Ambulance Foundation Trusts – a UNISON briefing


1 Foundation Trusts (FT’s) – Background.
A detailed guide to NHS Foundation Trusts and UNISON’s position on the issue can be found on our website at . Some knowledge of the steps that need to be taken by trusts to achieve foundation status is essential for UNISON representatives to maximise their influence and involvement.

You can download and read this story in full as a PDF by clicking here

2 The FT process and timescales.
In brief, trusts have to satisfy their Strategic Health Authority (SHA), The Department of Health (DH) and ultimately Monitor, the FT regulator that they are suitable to become a foundation trust. Along the way a number of standards have to be met relating to quality, finances, governance and business planning.
The first stage entails a diagnostic assessment of the Trust by their Strategic Health Authority (SHA) on the likelihood of their application for FT status being successful. This has the effect of producing an action plan that identifies areas that need improvement and an estimated timescale for readiness for an application to progress to the next stage (scrutiny by the DH). This is not likely to be much less than a year in the “best case” scenario.
The DH scrutiny stage is referred to as phase 1 in the Monitor / DH guidance for FT applicants (available at ). This envisages a further period of 43 weeks elapsing between phase 1 and the Monitor board final decision on the FT application (end of phase 4). In effect the process will take the best part of two years to complete providing all the requirements have been met.

Stage / Phase Time Scale (weeks) Aggregated (weeks)
SHA diagnostic 52 52
Phase 1 – DH Entry 4 56
Phase 2 – DH pre-submission 18 74
Phase 3 – Historical Due Diligenc 7 81
Phase 4 – Monitor Assessment 14 95

3 Maximising UNISON’s influence and involvement.
UNISON opposition to FT’s is well known and well documented (see website link above). However we recognise that branches have to work with FT’s in order to protect the interests of our members. How deeply branches get involved in the governance structures has to be a local decision based on relations with local management sides, and, of course most importantly the views of the members.
In any event UNISON representatives should be as fully informed as possible throughout all stages of the process. Initial requests for information should be formally pursued through the existing local joint industrial relations mechanisms.
Whilst the main determining factor in achieving FT status is current financial stability and future viability a successful FT business plan must also incorporate an acceptable Human Resource strategy and demonstrate meaningful stakeholder involvement. Key references in the DH guide are as follows:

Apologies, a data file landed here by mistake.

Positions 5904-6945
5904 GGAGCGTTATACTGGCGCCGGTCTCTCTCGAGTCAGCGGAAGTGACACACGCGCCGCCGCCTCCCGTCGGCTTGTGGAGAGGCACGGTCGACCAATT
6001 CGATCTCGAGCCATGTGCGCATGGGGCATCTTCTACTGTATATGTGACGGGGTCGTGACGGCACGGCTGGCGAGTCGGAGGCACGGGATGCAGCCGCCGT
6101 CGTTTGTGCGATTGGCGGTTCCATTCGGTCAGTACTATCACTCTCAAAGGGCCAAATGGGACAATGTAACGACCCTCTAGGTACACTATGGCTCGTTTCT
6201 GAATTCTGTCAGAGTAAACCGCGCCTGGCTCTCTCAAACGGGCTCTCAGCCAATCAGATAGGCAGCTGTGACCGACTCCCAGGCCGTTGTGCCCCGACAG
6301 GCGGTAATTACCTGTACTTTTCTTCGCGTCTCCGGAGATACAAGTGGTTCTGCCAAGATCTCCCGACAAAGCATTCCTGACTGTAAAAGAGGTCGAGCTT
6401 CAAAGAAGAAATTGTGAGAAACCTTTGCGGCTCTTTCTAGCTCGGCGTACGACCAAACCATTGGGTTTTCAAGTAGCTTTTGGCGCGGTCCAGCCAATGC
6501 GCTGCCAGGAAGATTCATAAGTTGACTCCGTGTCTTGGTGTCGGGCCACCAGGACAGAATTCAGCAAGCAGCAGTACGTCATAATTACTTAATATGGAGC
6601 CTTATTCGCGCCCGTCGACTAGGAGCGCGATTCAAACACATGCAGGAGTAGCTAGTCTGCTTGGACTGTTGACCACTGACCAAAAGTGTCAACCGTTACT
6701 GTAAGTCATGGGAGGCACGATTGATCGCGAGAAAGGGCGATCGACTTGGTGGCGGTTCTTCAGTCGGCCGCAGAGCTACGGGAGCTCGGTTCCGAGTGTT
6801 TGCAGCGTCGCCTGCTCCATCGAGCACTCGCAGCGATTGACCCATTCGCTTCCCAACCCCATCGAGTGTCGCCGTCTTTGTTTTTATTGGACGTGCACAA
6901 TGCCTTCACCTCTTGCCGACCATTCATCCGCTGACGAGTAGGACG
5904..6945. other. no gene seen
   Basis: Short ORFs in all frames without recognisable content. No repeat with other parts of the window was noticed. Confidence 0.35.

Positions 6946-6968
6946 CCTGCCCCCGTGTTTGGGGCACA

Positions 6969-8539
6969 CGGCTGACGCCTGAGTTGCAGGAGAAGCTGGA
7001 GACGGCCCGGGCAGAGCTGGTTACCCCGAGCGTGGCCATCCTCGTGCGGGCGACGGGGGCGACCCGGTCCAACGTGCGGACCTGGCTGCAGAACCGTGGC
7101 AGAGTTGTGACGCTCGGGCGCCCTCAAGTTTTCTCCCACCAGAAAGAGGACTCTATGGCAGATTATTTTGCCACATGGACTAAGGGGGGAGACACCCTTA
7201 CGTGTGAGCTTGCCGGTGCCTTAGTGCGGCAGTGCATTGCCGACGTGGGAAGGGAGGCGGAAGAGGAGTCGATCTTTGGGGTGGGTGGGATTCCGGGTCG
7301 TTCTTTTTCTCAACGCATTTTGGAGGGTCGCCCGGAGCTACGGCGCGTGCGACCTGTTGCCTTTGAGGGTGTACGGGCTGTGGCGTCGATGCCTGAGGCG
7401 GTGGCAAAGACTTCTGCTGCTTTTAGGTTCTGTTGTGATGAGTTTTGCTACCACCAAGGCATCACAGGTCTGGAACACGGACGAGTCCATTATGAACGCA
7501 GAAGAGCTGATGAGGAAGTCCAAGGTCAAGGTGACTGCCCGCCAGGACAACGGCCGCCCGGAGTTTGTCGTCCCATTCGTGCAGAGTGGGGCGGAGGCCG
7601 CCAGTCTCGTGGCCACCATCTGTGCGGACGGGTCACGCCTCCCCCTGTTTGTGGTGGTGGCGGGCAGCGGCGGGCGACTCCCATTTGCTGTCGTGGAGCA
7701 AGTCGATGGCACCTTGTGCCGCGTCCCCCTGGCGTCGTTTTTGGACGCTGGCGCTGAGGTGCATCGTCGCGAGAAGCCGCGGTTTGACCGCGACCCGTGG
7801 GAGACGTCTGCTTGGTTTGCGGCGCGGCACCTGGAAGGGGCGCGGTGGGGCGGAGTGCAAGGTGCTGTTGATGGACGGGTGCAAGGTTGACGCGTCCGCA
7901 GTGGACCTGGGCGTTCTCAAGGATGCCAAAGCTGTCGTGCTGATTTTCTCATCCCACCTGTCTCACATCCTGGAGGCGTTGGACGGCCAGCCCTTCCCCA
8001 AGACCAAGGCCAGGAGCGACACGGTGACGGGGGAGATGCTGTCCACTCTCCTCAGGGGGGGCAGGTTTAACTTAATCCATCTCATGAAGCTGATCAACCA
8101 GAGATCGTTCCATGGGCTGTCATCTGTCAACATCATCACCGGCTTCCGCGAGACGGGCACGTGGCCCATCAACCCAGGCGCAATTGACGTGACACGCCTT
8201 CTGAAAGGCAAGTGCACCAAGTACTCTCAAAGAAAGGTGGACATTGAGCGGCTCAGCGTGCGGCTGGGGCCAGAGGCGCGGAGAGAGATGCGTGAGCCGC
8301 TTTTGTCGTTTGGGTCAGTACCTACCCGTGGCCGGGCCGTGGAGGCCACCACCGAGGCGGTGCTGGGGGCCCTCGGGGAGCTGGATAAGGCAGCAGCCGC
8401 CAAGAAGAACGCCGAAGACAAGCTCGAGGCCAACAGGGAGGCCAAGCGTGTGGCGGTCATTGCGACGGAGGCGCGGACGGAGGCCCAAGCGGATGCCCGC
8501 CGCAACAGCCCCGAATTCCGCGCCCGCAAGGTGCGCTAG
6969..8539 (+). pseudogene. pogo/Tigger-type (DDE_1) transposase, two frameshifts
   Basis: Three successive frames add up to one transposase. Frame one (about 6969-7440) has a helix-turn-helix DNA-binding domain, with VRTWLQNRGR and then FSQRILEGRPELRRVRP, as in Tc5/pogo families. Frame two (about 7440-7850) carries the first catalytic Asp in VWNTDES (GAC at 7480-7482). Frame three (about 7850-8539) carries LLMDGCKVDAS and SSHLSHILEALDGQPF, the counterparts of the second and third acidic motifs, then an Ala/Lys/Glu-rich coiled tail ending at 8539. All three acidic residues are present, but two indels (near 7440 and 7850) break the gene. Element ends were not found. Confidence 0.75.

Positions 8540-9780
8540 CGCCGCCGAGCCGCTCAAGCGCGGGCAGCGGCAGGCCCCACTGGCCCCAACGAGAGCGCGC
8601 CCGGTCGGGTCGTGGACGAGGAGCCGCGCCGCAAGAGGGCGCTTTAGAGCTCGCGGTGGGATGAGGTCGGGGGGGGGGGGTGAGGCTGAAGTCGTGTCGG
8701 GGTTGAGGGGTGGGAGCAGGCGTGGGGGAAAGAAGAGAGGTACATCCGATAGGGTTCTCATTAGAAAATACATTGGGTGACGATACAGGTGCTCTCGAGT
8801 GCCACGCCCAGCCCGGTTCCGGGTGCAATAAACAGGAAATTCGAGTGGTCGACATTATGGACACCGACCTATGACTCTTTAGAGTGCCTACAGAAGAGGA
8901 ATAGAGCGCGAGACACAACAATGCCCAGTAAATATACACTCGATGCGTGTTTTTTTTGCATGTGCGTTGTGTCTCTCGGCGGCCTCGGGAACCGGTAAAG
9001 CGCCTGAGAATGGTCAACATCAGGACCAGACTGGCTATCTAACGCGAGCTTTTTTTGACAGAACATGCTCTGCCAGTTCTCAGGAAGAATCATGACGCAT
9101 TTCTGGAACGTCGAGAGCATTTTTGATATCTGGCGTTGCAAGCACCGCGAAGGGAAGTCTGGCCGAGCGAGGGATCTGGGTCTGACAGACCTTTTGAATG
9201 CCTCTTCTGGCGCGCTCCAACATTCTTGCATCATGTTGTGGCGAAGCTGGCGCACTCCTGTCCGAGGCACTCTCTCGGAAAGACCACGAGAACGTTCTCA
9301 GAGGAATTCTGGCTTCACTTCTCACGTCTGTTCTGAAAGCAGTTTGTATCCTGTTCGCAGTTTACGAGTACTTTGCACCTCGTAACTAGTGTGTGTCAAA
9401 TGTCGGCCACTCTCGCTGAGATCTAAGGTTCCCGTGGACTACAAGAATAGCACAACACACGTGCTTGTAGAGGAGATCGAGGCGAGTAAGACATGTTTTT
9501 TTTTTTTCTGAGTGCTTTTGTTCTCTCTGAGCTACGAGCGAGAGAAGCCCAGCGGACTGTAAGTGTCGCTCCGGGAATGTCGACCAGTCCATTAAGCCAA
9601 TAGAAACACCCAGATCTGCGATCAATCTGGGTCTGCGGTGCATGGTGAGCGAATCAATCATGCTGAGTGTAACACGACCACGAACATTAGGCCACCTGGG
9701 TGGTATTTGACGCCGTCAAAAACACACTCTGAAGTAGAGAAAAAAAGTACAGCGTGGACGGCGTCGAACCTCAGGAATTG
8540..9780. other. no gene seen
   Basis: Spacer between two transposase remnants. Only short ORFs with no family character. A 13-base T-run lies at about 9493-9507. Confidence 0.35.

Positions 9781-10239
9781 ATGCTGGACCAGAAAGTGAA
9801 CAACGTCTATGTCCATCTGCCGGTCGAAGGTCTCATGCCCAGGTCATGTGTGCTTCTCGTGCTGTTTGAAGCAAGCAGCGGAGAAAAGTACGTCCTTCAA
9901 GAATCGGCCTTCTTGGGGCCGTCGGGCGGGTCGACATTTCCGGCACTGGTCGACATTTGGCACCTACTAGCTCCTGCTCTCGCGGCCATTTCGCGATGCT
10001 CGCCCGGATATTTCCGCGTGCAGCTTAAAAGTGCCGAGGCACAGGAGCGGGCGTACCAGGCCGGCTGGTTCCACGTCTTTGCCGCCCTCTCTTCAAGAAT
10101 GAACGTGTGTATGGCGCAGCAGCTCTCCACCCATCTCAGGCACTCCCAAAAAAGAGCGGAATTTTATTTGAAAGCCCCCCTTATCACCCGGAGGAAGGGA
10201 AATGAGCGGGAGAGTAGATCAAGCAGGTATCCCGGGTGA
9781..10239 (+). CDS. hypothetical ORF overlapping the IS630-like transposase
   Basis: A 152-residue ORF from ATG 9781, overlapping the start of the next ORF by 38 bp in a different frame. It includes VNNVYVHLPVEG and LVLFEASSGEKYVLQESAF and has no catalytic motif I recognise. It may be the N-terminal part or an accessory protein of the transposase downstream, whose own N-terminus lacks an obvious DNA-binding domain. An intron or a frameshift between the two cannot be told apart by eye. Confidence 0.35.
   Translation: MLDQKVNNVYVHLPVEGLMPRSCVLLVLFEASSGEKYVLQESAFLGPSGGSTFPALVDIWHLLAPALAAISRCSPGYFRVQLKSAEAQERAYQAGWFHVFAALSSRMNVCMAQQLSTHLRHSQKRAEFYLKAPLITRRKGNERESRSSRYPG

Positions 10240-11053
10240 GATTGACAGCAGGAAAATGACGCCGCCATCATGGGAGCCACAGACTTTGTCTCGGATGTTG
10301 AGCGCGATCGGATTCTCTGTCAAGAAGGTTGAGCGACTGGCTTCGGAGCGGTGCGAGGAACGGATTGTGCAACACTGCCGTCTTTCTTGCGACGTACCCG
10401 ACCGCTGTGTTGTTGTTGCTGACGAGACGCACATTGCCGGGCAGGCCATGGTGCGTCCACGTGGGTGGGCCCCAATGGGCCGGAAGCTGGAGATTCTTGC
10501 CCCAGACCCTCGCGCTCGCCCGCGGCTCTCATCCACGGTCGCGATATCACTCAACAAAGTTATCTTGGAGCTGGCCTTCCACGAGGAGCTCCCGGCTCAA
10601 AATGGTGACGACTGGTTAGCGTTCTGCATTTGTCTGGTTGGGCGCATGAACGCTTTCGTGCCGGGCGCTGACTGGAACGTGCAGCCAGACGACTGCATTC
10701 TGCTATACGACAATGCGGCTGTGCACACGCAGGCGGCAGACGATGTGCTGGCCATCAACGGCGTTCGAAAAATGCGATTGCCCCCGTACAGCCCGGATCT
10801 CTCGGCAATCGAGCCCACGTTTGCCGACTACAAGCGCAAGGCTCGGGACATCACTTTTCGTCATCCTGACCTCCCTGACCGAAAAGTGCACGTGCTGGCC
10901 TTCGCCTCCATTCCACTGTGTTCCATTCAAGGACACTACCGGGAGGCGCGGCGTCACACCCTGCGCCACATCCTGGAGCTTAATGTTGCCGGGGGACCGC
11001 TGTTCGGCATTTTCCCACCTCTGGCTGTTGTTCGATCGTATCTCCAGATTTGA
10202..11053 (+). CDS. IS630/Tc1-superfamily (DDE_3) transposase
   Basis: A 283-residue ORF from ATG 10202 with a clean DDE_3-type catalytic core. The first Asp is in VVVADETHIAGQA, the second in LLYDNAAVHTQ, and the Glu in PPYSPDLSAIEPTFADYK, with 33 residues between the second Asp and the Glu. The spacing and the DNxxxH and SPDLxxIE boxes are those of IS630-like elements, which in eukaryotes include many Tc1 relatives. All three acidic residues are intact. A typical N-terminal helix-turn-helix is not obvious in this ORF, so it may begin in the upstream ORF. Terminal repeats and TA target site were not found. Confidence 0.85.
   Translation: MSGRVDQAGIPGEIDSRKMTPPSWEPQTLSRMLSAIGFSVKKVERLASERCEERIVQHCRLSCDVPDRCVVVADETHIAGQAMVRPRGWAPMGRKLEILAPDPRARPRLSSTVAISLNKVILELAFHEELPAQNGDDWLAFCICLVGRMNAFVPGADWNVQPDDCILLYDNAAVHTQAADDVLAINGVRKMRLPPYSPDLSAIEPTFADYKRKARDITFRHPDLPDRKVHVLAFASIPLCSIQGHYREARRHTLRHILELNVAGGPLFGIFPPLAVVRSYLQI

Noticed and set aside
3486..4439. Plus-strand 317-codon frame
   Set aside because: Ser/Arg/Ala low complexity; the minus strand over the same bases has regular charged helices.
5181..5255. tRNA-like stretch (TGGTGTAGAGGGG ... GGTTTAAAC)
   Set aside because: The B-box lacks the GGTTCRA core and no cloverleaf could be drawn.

Page No 14, Section 3.4 Phase Two – DH Pre-submission Phase
Bullet point 3 – demonstrate that they have the support and involvement of staff and other local stakeholders for their vision for reform;

Page No 17, Section 4.2 Phase Two – DH Pre-submission Phase
Bullet point 5 – finalise it’s detailed five year integrated strategic business plan, which will incorporate the HR implications, i.e. workforce requirements and plans to effectively involve, engage and develop the workforce, along with wider plans for organisational development whilst continuing to maintain compliance with statutory obligations:

Page No 19 / 20, Section 4.2.2 Phase Two – DH Pre-submission Phase
See whole section but especially final paragraph as follows:
Organisations need to give all their staff opportunity to contribute to the development of proposals as well as engage in discussion with other local NHS organisations and other key stakeholders, for example unions, and relevant education and training establishments and other local HR teams and departments within the health community. Evidence and action taken as a result of the feedback received must be included in the application documentation when submitted.

To quote the introduction to 4.2.2 on page 19 “NHS Foundation Trusts are expected to be model employers” A major impediment to Ambulance trusts meeting this criteria might be a failure to address the issue of having a number of different HR policies and staff related procedures still in place based on those in existence prior to merger. Issues such as this are only likely to be resolved amicably in partnership with the staff trades unions.

4 Ambulance Foundation Trusts
It is a stated aim of all English Ambulance Services to achieve FT status. The employers are co-ordinating their efforts through the Ambulance Service Network (ASN) that is part of the NHS Confederation, the independent membership body that represents over 95% of NHS organisations.
The NHS Confederation also has a Foundation Trust network. This will also be providing assistance to Ambulance Trusts in achieving FT status. There are currently two trusts, North East and London that are working on producing a “diagnostic tool” to assist in the initial SHA assessment that can be used by other Ambulance trusts. On the basis that these are the two most advanced trusts in the process it is unlikely the first Ambulance Foundation trust will be with us until beyond April 2009.
As stated above local trade union representatives should be involved at the outset of the process. In North East Ambulance Joel Byers, the UNISON representative attends FT board meetings as an observer.

You can download and read this story in full as a PDF by clicking here

Print Friendly, PDF & Email